Monday, August 08, 2011

Artistic Consumption Log, Aug. 1, 2011-Aug. 7, 2011

NEW YORK—This past week was a rather light one in artistic consumption, mostly because I spent my weekend back home in East Brunswick, N.J., hanging out with a dear hometown friend back in the area for a week from Singapore. Still, I managed to expose myself to some good stuff, all of which I've recounted below, as usual.

Sweet Smell of Success (1957)


Dragon Inn (1992, Raymond Lee), seen at Brooklyn Academy of Music in Brooklyn, N.Y.
I missed this at New York Asian Film Festival last month, so I'm grateful to BAM—with, I assume, the blessing of the fine folks at Subway Cinema—for programming this last week. I can't speak to any similarities or differences of this remake to King Hu's 1967 Taiwanese original, having not seen the earlier film; on its own terms, though, the later Dragon Inn—produced by Tsui Hark, and with action choreography courtesy of Duel to the Death director Ching Siu-tung—is reasonably entertaining stuff. It might have been a masterpiece if the relationship between the two romantic leads—Chow Wai-on (Tony Leung Ka-fai) and Yau Mo-yan (Brigitte Lin)—didn't feel so rote; Maggie Cheung, as Jade King, the owner of the titular inn in which much of the action takes place, has the far more interesting character and story arc, as a conniving woman who grows out of her own political apathy partly as a result of her own personal attraction to Chow. There's no doubt about the action sequences, however, all of them as deliriously inventive as the best that Hong Kong cinema has to offer.

Sweet Smell of Success (1957, Alexander Mackendrick), seen on Criterion Blu-ray at home in East Brunswick, N.J.
Yes, it has taken me this long to finally expose myself to the manifold glories of Alexander Mackendrick's deliciously cynical noir satire of journalistic corruption and ruthless, power-hungry social climbing. But yes, it is truly brilliant, right down to Elmer Bernstein's fantastically multilayered score, by turns brassily ironic and meltingly sincere. If you haven't seen this film yet, Rupert Murdoch...

Beginners (2010, Mike Mills), seen at Montgomery Cinemas in Skillman, N.J.
Oh hey, I actually caught up with a new release this weekend! (Does it really take weekends back home in New Jersey for me to actually catch up with new releases? Maybe...) This is a good one, too: a complex, idiosyncratic and painfully personal evocation of one man's messy attempts to come to terms with his father's death—a father who, after his mother died, finally came out of the closet and tried to live life again, even in the throes of terminal cancer. It's true that Christopher Plummer's scenes as the father are generally more interesting than the "present-day" (it's set in 2003) scenes with his shell-shocked son (Ewan Macgregor) and the oddball love interest he meets (Mélanie Laurent)...but even in those scenes, writer/director Mike Mills (whose previous film was Thumbsucker) is able to generate a mournful, reflective vibe that I found often moving—so much so that its occasional lapses into preciousness (dog subtitles? really?) aren't enough to damage the whole. This film is so low-key that it feels fragile to the touch! Perhaps that's appropriate, though, because Mills is dealing with some emotionally fragile subject matter—and for the most part he's willing to stare at it right in the face rather than evade it with cutesy quirk.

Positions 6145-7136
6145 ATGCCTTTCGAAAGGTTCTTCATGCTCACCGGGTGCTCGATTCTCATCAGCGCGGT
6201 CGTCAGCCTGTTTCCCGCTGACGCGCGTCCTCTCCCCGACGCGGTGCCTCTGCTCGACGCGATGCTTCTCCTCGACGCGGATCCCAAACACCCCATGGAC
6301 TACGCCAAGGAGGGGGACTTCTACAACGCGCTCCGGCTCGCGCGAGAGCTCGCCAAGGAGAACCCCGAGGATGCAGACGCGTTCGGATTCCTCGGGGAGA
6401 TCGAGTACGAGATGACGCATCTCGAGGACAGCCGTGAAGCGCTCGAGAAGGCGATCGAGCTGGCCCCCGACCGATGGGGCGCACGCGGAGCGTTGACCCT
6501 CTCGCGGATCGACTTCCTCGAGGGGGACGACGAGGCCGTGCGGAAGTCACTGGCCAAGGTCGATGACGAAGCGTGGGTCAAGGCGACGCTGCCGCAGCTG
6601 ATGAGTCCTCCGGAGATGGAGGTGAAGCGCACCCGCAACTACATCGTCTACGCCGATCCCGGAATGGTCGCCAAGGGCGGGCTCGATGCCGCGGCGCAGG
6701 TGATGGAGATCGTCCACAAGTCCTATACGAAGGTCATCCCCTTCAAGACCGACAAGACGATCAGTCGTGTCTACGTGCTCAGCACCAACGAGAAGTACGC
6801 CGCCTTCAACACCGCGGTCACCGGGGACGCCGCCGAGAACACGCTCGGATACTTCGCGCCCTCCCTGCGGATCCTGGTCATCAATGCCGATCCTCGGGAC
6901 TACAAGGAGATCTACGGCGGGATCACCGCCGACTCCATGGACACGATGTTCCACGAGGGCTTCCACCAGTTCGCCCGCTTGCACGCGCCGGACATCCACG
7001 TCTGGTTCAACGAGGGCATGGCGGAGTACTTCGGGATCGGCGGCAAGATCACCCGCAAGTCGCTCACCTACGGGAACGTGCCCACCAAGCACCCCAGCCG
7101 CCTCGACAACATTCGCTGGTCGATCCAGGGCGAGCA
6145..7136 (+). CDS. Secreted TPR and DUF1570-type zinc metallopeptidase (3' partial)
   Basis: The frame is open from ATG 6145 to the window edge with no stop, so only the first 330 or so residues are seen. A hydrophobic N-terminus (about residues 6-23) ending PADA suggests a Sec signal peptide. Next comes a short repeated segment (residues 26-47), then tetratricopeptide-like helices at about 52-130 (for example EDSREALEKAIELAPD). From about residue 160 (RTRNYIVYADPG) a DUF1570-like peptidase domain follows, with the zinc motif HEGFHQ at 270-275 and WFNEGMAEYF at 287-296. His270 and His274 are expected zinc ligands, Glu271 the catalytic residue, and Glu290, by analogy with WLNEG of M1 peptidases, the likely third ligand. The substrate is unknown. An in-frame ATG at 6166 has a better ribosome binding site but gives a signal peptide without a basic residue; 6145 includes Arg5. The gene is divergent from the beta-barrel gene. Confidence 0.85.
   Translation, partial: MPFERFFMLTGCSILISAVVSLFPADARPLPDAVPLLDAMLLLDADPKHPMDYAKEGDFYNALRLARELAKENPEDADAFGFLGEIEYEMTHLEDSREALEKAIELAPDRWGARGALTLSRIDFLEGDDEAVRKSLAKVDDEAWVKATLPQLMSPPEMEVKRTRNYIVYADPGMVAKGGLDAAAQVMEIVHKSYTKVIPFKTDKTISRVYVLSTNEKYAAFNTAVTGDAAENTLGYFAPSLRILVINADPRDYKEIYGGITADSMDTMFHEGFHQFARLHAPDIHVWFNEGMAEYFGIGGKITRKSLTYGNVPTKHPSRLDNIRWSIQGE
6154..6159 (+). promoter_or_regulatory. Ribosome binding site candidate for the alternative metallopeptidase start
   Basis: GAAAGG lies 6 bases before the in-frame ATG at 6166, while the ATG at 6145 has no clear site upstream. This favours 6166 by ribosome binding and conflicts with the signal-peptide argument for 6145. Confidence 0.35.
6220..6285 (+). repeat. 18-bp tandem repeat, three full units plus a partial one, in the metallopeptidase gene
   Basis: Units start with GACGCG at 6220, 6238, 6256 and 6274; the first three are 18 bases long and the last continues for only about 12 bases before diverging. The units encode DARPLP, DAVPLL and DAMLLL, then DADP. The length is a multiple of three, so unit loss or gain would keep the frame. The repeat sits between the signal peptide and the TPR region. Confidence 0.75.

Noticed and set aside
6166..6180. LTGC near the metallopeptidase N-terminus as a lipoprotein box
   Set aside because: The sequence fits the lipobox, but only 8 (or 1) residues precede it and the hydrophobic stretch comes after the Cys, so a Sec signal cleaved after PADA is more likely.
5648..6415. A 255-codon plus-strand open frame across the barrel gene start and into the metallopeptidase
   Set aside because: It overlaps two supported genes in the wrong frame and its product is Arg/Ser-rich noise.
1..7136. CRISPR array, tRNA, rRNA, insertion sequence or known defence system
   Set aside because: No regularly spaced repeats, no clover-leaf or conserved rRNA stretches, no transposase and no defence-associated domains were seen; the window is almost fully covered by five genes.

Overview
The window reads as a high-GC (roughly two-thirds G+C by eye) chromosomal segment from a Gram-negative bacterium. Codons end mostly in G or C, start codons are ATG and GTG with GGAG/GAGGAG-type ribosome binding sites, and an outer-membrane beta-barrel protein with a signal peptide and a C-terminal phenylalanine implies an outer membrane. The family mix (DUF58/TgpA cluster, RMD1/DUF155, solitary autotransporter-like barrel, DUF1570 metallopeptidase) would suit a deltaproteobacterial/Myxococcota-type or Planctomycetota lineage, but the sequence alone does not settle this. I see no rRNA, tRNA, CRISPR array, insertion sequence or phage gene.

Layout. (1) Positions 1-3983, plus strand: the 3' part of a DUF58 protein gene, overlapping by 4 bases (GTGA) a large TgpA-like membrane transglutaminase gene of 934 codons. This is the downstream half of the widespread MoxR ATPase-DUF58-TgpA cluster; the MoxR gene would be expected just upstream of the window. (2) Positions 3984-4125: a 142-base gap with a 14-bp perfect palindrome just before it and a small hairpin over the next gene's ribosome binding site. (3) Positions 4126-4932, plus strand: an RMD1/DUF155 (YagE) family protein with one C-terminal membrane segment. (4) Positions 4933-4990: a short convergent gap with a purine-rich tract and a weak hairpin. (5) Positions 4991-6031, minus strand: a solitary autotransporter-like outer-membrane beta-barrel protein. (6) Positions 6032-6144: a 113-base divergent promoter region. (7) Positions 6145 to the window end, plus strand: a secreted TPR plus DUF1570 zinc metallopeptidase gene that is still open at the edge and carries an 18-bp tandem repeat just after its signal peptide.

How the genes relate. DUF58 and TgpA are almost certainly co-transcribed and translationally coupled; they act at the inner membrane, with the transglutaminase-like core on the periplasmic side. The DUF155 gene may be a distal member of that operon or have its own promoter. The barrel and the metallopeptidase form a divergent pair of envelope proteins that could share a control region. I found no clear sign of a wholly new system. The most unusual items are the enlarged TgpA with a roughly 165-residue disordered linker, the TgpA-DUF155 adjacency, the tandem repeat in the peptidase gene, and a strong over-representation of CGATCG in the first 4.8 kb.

I really should write at length on Beginners, because there's much to parse here. For now, allow me to suggest that Beginners might actually make for an interesting double bill with Terrence Malick's The Tree of Life, at least as far as formally inventive, meditative approaches to grief is concerned. Mills's gaze may be less grand in scale than Malick's, but that doesn't mean it's no less ambitious. Maybe I'll develop this line of thinking in a later post. Maybe.

Games Gamblers Play (1974, Michael Hui), seen on Fortune Star DVD at home in East Brunswick, N.J.
Along with his brothers Samuel and Ricky, Michael Hui—especially with his commercially popular slapstic comedies for the Hong Kong film studio Golden Harvest, of which Games Gamblers Play was his first—helped shape the region's film industry into the juggernaut it became in the 1970s and '80s. Games Gamblers Play suggests why, at least in spots. This episodic, comic look at an oft-imprisoned con man (Michael) and a wannabe con artist who befriends and idolizes him (Samuel Hui) features an undercurrent of blue-collar frustration over the fact that this is the kind of criminal behavior that some working-class folk in Hong Kong are forced to engage in as a result of bureaucracy and poor working conditions. Some of the lightly subversive appeal of Games Gamblers Play comes in the way Hui slyly aligns our sympathies with these criminals, to the point that we're rooting for them to succeed, even as the authorities—or even their own character flaws—threaten to bring them down. I imagine that Hui's later films will develop these themes in a funnier, tighter and more coherent package than this one, which is a bit too uneven and slackly paced to be as great as it could have been. But it certainly isn't lacking in amusing moments—a sequence involving alligators and a TV game show is a particular highlight—and it has some great music in it courtesy of Samuel, who also scored popular success as a musician during the '70s and '80s.


難得有情人 (1989, 關淑怡)